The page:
Released with a ticket

New law changes the penalty of some misdemeanors to appearance tickets in lieu of arrest

Ferris DPS is now handing out appearance tickets, rather than arrests, for certain misdemean- ors and

Most low-level misdemeanors that previously could have resulted in up to one year in jail have become appearance tickets. Photo by: Cassidy Jessup | Multimedia Editor


“An appearance ticket is a way to order a person to court to an- swer an official charge without the custodial arrest,” Captain Gary Green, assistant director of the Ferris DPS, said. “The major difference is that now there is a mandate from the state which requires the officer to issue an appearance ticket when there is probable cause for certain mis- demeanor crimes, and the perpe- trator doesn’t pose a significant threat to the public.”

The change took effect on April 1, 2021 whick comes after a 2020 bill passed by the State. Of- ficers must hand out an appear- ance ticket instead of taking an individual into custody for certain violations and misdemeanors. Before, officers have been able to choose to hand out the tickets, the bill now mandates officers to do so.

Certain misdemeanors are ex- empt from being issued appear- ance tickets. According to a legal update from the Michigan police department, individuals arrested for domestic violence, violation of a restraining order and other as- sault charges are to be taken into custody and not released. Those who are suspected to be a flight risk or a danger to themselves or others are also exempt from be- ing issued an appearance ticket.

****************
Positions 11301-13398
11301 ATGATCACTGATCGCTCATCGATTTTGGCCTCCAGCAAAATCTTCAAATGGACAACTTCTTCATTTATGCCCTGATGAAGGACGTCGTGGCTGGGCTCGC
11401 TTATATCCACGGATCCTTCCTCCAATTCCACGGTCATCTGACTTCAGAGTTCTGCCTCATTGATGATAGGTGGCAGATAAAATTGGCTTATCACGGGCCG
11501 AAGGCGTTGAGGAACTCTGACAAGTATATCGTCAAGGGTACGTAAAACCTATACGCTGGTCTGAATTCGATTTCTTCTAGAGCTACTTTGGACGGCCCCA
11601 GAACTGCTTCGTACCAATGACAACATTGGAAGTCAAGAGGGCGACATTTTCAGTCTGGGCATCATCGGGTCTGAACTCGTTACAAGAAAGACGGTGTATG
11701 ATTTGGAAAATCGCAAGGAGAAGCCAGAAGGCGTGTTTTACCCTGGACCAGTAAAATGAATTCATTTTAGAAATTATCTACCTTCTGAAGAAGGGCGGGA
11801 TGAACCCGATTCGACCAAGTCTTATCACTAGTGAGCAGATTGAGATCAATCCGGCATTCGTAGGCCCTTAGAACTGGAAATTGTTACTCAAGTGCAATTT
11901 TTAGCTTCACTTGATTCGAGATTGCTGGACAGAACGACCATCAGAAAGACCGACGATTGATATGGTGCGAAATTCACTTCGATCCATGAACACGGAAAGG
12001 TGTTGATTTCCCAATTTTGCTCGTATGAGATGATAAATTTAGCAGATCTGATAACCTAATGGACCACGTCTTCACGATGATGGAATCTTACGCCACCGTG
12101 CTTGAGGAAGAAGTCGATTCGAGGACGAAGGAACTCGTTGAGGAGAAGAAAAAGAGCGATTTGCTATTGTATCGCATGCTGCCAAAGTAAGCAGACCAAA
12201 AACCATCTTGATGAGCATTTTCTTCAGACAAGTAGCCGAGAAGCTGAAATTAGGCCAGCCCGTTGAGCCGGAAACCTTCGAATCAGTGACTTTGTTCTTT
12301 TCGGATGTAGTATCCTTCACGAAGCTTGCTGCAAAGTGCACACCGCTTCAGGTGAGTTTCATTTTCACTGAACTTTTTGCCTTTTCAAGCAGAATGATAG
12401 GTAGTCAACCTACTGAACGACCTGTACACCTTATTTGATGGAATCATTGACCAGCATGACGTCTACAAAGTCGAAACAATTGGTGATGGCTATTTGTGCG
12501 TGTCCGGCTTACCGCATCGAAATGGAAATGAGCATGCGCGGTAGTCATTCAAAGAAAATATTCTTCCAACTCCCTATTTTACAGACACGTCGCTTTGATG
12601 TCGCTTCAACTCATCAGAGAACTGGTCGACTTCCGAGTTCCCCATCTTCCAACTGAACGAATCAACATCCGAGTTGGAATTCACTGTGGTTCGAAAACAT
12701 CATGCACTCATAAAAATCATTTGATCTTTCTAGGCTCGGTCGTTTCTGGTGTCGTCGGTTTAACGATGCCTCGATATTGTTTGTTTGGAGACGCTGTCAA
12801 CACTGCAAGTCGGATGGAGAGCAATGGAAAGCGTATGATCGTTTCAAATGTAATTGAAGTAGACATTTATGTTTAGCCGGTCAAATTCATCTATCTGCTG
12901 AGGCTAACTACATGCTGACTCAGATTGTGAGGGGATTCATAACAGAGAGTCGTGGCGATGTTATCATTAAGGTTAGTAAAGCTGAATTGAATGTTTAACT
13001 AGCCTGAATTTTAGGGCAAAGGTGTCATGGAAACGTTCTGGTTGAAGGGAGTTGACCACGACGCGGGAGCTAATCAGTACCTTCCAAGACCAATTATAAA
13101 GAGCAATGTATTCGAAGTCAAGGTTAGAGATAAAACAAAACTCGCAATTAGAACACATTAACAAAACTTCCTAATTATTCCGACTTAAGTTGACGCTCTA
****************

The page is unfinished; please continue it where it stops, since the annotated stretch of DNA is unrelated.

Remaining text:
The biggest change for Ferris students and DPS is going to be for how individuals found driving while impaired will be handled, according to Green. Unless there

is the belief the individual is a harm to themselves or others, officers are required to issue an appearance ticket and release the individual from custody.

“This is difficult and goes against all the training and edu- cation officers are given, because obviously that person’s judge- ment is impaired already other- wise [they] wouldn’t have behind the wheel in the first place,” Green explained.

As of April 21, there has only been one appearance ticket is- sued by Ferris DPS that would have been an arrest prior to the change. The ticket was issued for operating while intoxicated to a student after they were returned to their residence hall.

The change aims to help low- er the number of people entering local jails. While prison overpop- ulation has existed for years, COVID-19 has highlighted the issue further. The close quarters within prisons contributed to the fast spread of COVID-19.

However, some are concerned the change may be abused by those released with appearance tickets. While officers can arrest individuals they feel are dangers to themselves or others, there is a chance that those individuals can still be released.

“In the long run, I think it’s going to have a few problems be- cause of the limitations for what crimes it says you can arrest for,” criminal justice major Mitchell Musial said. “Some offenders are high flight risk and won’t show up unless they are arrested.”

As of now, it is too soon to tell if there will be individuals who abuse the changes and use their release to try to avoid court.